A Little Pretender

A few years ago, my mother asked me, rather plaintively, “Don’t you have any happy memories from your childhood?”

I get the feeling that most of my friends, to say nothing of the readers of this blog, will be surprised to hear this, but I think that as a kid I was happy more often than I wasn’t. My childhood, considered as an epoch, was not a happy time, but that just meant that the full force of my infant genius was focused on finding ways to make myself feel better. Kids are more likely to succeed at that than anybody else, I think.

It’s easy to forget that I was ever happy. For a long while I’ve been a bit worried that if I acknowledged having ever been anything other than abjectly miserable prior to the age of 18, the Authenticity Police would swoop in and tear up my abuse survivor membership card. And it’s complicated by the fact that the abuse shaped me in ways that meant that the things that made me happy as a child were a little weird. We’ve already discussed how between the ages of 11 and 13 my chief thrill in life was to contemplate how Anastasia Romanov died alone in the snow. So it’s probably not too shocking that at the age of 7, I spent a lot of time pretending to be Sara Crewe in A Little Princess, scrubbing floors.

saracrewe

(The only true adaption of A Little Princess is the 1986 version. Accept no substitutes!)

It was definitely Sara’s stint as a skivvy under the cruel Miss Minchin that appealed to me, and not Sara’s life after the kind and wealthy Mr. Carrisford rescues her from all the floor scrubbing at the end of the book. I only had the vaguest notion what Mr. Carrisford’s kind of happiness looked like—I was content to accept that it was happy, and that it meant that no matter what Sara suffered before her rescue, everything would be all right in the end, which was all I hoped for myself as well. The kind of happiness I understood was Sara playing in her cold attic room at night with her friend Ermengarde, creating a better world for them both with the sheer force of her imagination. And while on paper it sounds bad to say that I could relate deeply to a victim of Victorian child slavery, and not at all to the same child after she’s rescued, the fact remains that I really was very happy while I was doing it.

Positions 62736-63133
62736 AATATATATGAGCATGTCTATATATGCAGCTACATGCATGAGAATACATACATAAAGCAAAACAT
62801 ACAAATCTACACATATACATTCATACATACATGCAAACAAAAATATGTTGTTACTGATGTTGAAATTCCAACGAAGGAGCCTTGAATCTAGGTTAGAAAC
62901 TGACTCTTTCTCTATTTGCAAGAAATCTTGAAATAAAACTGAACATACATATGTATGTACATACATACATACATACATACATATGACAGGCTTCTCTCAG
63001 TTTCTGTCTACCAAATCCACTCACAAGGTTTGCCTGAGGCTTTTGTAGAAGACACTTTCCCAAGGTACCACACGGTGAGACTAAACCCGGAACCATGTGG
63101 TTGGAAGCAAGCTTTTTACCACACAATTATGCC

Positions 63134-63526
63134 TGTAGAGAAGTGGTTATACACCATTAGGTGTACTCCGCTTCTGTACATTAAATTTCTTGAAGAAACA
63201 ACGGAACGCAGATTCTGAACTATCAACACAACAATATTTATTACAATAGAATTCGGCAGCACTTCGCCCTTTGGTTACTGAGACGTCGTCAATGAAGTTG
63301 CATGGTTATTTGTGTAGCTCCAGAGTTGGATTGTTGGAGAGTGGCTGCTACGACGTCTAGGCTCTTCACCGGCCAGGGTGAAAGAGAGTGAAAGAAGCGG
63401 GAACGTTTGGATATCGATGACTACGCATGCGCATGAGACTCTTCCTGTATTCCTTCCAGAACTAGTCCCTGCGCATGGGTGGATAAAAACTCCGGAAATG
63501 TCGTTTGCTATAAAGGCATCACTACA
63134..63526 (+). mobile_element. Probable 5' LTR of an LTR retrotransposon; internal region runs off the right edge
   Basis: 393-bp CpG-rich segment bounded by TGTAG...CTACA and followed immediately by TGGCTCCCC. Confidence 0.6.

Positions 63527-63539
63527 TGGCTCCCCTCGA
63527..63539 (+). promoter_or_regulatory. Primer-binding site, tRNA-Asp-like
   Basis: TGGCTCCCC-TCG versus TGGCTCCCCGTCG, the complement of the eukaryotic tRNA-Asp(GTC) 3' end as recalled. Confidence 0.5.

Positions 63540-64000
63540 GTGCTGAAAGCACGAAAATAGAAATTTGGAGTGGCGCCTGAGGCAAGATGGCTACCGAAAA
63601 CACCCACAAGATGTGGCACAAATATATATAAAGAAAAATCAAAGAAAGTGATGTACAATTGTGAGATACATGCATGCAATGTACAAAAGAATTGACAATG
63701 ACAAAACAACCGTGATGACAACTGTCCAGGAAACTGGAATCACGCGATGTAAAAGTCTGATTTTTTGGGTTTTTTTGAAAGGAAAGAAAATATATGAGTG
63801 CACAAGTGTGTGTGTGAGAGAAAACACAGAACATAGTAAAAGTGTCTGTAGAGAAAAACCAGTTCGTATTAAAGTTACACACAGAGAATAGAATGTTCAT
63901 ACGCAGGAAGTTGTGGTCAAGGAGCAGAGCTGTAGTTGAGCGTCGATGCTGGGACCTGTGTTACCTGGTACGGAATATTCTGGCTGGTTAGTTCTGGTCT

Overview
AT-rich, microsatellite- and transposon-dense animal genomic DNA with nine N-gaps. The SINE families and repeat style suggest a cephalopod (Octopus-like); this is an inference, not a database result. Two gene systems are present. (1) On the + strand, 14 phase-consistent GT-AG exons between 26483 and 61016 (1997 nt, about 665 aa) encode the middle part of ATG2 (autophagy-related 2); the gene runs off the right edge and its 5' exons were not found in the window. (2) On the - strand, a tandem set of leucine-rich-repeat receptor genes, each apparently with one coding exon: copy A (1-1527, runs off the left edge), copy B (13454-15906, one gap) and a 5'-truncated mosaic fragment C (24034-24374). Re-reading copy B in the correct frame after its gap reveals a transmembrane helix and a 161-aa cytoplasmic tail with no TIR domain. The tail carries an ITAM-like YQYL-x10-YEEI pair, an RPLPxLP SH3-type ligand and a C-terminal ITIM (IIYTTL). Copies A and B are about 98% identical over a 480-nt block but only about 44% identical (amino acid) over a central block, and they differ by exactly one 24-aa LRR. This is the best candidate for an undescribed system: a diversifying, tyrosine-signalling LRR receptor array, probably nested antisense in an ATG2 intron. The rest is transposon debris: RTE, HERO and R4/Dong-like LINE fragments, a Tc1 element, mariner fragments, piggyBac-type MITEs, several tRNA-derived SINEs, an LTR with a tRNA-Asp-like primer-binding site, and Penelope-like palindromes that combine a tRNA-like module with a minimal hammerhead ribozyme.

If it’s confusing to you, don’t worry: for most of my adult life, it’s been equally confusing to me.

I had a sort of epiphany about all this earlier this morning, while I was listening to the Thomas Newman score of Little Women, which is the movie that epitomizes every childhood fantasy I ever had as a kid about wearing big 19th century dresses and living in (what seemed to me back then) more refined times and circumstances.

As the music played, I was suddenly seeing myself at 10 years old, dressed up for the fourth grade play. My grandmother had made me a blue gingham frock for the occasion, with a full skirt and little brass buttons down the front and a massive crinoline underneath, like something from Little House On the Prairie. I never felt more like myself than when I was wearing that dress; it was a staple part of my playtime wardrobe until I outgrew it. Remembering myself in that dress while writhing with all the emotions summoned by the Little Women soundtrack, I felt like I was connecting with something absolutely essential and true about who I had been at that age, and who I was now—as if I’d tapped into something vital in the core of my identity that had been overshadowed and nearly forgotten after years of suffering and grief for the parts of my past that were tragic. As corny as it will sound, the idea that came to me was that if there was a heaven (which I don’t believe) and my soul went there after death (I don’t believe in souls), the form that my soul would take would look just like that: ten years old, wearing the costume that helped me wish myself out of my present and into an idealized past, redeemed of all suffering and damage by the power of my creativity and imagination.

I’ve not been updating here for the last few weeks because I’ve started writing a new novel. It’s going really well—less than a month into it, and I’m already over 45,000 words. In many respects my life feels just as stagnant and “on hold” now as it has for most of the last two years: still no job, still debilitating levels of anxiety, loneliness, financial worry, etc. But I’ve got a novel going again, which means that in some part of my (purely hypothetical) soul, it must be spring again. And in a lot of ways, this novel taps directly into the energy that Blue Gingham Frock Brittany symbolizes for me. My friend Rachel joked that in some ways this book is a satire of the novel I was writing when I was 16. It’s about a Scottish university lecturer who goes to stay at a haunted castle because he’s writing a biography of a Gothic novelist who lived there 200 years ago. There’s romance, overblown emotion, unabashed geekery about 19th century literature, epic storms, ghosts, queer theory as a plot point, horror, and humor. Blue Gingham Frock Brittany would be a little confused by it (mostly by all the gay characters) but deep down I think she would approve. And I think that’s the first time in my adult life I’ve honestly been able to say that I’ve done something that my younger self wouldn’t be mortified by, or disappointed with.

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